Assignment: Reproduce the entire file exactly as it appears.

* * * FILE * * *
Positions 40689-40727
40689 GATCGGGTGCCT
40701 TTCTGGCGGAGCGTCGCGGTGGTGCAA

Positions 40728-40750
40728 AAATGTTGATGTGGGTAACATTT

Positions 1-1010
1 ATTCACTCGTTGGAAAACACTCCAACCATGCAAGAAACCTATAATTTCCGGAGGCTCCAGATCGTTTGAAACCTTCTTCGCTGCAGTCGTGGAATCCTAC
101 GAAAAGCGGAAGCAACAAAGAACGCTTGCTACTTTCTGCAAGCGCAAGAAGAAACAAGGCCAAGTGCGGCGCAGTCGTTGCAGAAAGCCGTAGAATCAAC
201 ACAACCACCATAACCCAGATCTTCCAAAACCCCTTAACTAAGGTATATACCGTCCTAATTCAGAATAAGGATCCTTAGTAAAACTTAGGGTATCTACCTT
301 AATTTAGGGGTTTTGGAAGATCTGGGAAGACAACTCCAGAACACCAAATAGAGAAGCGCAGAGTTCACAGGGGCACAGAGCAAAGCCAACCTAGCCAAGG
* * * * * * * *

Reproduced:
Positions 40689-40727
40689 GATCGGGTGCCT
40701 TTCTGGCGGAGCGTCGCGGTGGTGCAA

Positions 40728-40750
40728 AAATGTTGATGTGGGTAACATTT

Positions 1-1010
1 ATTCACTCGTTGGAAAACACTCCAACCATGCAAGAAACCTATAATTTCCGGAGGCTCCAGATCGTTTGAAACCTTCTTCGCTGCAGTCGTGGAATCCTAC
101 GAAAAGCGGAAGCAACAAAGAACGCTTGCTACTTTCTGCAAGCGCAAGAAGAAACAAGGCCAAGTGCGGCGCAGTCGTTGCAGAAAGCCGTAGAATCAAC
201 ACAACCACCATAACCCAGATCTTCCAAAACCCCTTAACTAAGGTATATACCGTCCTAATTCAGAATAAGGATCCTTAGTAAAACTTAGGGTATCTACCTT
301 AATTTAGGGGTTTTGGAAGATCTGGGAAGACAACTCCAGAACACCAAATAGAGAAGCGCAGAGTTCACAGGGGCACAGAGCAAAGCCAACCTAGCCAAGG